More than 260 people from around the Paralympic Movement are in Berlin, Germany, this weekend (3-5 October) for the International Paralympic Committee (IPC) Membership Gathering which opened on Friday (3 October).
The purpose of the three-day event is to celebrate the IPC’s 25th anniversary, which will be marked with a special Gala Dinner on Saturday (4 October), and discuss the future strategic direction of the Paralympic Movement.
IPC President Sir Philip Craven opened proceedings with a speech that covered the past, present and future of the Paralympic Movement’s international governing body which was formed on 22 September 1989.
“Whilst it’s important we reflect on what we have achieved together over the last 25 years, it is crucial that we listen, debate, discuss and shape where we go from here,” said Sir Philip, who was re-elected for his fourth and final time as IPC President last November.
“Together we have achieved a lot in a short space of time, but we cannot afford to be complacent and dwell on our successes so far.
“The sporting world is evolving all the time and we need to be leading the way, working together to overcome the challenges we face and take advantage of the many opportunities that are out there.”
Sir Philip spoke about the growth of the IPC, the Paralympic Games and the Paralympic Movement as a whole since 1989, and highlighted a number of the challenges the organisation has faced along the way.
The British born President referred to the “quantum leap” in athletic performances of Paralympians in recent years and thanked everybody who has contributed to the IPC’s success to date.
Sir Philip said: “Many things have changed over the last 25 years, but what has and always will make the Paralympic Movement so special is its people.
“You are the Movement, the dedicated IPC member organisations with your expansive volunteer networks who are the reason why the IPC finds itself in the position it is in today.
“So many people have contributed to the IPC’s success over the last 25 years, and every single contribution has made a sizeable difference.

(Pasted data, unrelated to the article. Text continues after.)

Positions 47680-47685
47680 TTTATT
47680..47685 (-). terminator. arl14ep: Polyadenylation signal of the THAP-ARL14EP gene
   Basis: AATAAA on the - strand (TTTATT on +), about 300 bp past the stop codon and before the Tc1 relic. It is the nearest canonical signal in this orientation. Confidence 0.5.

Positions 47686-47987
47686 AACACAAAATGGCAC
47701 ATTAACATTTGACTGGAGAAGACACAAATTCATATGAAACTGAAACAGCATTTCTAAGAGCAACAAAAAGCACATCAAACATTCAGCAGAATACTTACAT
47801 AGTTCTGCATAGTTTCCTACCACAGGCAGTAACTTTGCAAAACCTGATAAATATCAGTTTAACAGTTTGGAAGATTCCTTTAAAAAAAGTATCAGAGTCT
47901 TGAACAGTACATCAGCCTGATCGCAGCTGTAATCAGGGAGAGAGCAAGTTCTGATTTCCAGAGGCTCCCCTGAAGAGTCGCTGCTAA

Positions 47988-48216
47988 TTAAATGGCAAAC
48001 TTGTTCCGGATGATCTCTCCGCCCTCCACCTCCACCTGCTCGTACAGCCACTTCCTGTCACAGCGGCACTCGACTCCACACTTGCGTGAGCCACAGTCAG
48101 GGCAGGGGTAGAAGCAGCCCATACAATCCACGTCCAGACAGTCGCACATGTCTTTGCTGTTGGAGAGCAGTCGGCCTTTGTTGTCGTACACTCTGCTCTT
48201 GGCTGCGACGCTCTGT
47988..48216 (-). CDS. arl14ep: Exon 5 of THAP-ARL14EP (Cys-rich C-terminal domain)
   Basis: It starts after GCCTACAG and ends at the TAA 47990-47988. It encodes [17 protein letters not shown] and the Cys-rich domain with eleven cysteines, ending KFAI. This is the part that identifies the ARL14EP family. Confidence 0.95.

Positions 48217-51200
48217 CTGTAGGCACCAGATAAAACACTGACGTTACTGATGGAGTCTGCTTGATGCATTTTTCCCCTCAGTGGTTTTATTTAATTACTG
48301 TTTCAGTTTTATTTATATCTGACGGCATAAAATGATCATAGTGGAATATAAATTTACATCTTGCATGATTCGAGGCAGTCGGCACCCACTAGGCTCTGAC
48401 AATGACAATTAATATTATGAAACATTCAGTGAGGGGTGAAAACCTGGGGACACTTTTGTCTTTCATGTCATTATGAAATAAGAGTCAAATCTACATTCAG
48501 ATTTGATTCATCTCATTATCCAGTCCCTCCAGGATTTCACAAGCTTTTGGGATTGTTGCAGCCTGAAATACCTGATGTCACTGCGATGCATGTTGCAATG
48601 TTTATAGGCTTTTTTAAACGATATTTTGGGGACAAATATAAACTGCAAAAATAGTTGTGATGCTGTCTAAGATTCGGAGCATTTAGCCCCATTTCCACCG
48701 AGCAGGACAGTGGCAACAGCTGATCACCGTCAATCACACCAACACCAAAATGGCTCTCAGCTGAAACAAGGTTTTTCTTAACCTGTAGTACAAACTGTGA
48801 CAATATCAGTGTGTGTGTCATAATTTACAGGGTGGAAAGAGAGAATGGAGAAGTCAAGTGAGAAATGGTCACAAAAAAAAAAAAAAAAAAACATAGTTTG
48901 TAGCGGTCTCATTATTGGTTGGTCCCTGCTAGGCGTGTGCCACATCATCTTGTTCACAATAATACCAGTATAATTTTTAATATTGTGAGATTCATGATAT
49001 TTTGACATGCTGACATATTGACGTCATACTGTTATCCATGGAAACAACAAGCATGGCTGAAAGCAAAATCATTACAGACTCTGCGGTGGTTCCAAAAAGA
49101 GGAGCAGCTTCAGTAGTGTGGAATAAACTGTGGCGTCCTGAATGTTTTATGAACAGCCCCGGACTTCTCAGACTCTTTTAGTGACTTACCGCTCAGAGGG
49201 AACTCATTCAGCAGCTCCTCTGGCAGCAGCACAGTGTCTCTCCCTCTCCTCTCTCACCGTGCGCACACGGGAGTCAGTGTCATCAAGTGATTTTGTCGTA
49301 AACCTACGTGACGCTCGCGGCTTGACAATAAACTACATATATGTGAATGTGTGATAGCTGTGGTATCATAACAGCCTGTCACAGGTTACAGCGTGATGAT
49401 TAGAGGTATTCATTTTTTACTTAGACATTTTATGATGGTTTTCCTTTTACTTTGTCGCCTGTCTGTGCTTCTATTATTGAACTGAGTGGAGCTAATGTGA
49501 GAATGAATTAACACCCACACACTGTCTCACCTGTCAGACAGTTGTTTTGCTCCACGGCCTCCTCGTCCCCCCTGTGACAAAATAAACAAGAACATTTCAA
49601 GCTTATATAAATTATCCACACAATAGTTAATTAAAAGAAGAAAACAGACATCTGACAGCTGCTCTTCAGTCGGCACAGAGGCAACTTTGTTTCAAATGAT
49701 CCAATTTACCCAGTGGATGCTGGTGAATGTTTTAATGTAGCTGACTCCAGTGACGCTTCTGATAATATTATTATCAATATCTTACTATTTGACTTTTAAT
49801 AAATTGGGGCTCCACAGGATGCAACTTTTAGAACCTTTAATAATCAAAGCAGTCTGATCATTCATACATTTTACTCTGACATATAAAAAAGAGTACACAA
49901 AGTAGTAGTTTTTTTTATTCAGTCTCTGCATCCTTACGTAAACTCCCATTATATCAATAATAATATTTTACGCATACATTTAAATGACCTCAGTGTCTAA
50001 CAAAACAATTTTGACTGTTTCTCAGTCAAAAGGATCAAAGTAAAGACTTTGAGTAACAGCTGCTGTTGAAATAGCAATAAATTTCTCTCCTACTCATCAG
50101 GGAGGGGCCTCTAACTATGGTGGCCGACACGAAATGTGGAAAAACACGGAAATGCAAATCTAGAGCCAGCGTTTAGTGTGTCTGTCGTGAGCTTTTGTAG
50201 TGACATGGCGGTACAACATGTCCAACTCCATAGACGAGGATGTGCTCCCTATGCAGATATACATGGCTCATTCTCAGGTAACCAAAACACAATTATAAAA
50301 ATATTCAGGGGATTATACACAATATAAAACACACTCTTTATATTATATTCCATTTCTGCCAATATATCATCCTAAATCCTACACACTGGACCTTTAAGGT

“You have helped transform the IPC from a disability sports organisation in to one of the most respected and fastest growing international sports governing bodies in the world.”
Sir Philip also spoke at length about the IPC’s relationship with the International Olympic Committee (IOC) since the first IOC-IPC Agreement signed in 2000.
“Key to the growth of the Paralympic Games in the last 25 years has been our partnership with the IOC,” said Sir Philip.
“The ‘One Bid, One City’ Agreement signed in 2001 has firmly established the Paralympics as part of a 60-day festival of sport alongside the Olympics.
“Where we are now with the IOC is a long way away from late 2002 when, I had to go and see IOC President Jacques Rogge and ask for a loan of one million US dollars, just to keep the IPC functioning whilst also permitting some limited investment.
“Today the IPC is financially stable, having generated record revenues in 2013, and is close to paying off the loan to the IOC,” he added.
Sir Philip finished by outlining four key areas he believes are key to the Movement’s future growth.
They are consolidating the growth of the Paralympic Games; increasing the number of people practicing para-sport at all levels around the world; improving the quality, quantity and profile of para-sports in between the Games and protecting the IPC’s identity.
“We must never lose what makes the IPC and Paralympic Movement so special, sacrificing what has led to so many years of success,” said Sir Philip who challenged members to take the IPC vision “to enable Paralympic athletes to achieve sporting excellence and inspire and excite the world,” to the next level.
“Over the next three days here in Berlin, in the many sessions you will be involved with, I want you to keep at the forefront of your mind how we can take this vision a step further and how we can all inspire and excite the entire world,” he said.
After Sir Philip’s opening address, Sam Ramsamy, IOC delegate member to sport for athletes with a disability, gave a view on the IOC’s relationship with the IPC.
“The IOC and the IPC have a partnership agreement continuing until 2020. I am certain that this agreement will again be renewed for a further period.
“The IOC provides support for the IPC as a fully-fledged international sports organisation, not a disabled organisation.
“This includes financial and VIK contributions. Further, the IOC has made it obligatory within the Host City Contract that the city elected to organise the Olympic Games will also host the Paralympic Games.
“Therefore the host city election procedure integrates the requirements of the Paralympic Games.
“We believe that such close working relationships enhance the quality and the world-wide recognition of the Paralympic Movement. Of course such recognition is also due to the commitment and dedication of your leaders since the founding of the IPC.”
The IPC Membership Gathering will continue until Sunday lunchtime, and outcomes from the event will help shape the next four-year IPC Strategic Plan which will be published in early 2015.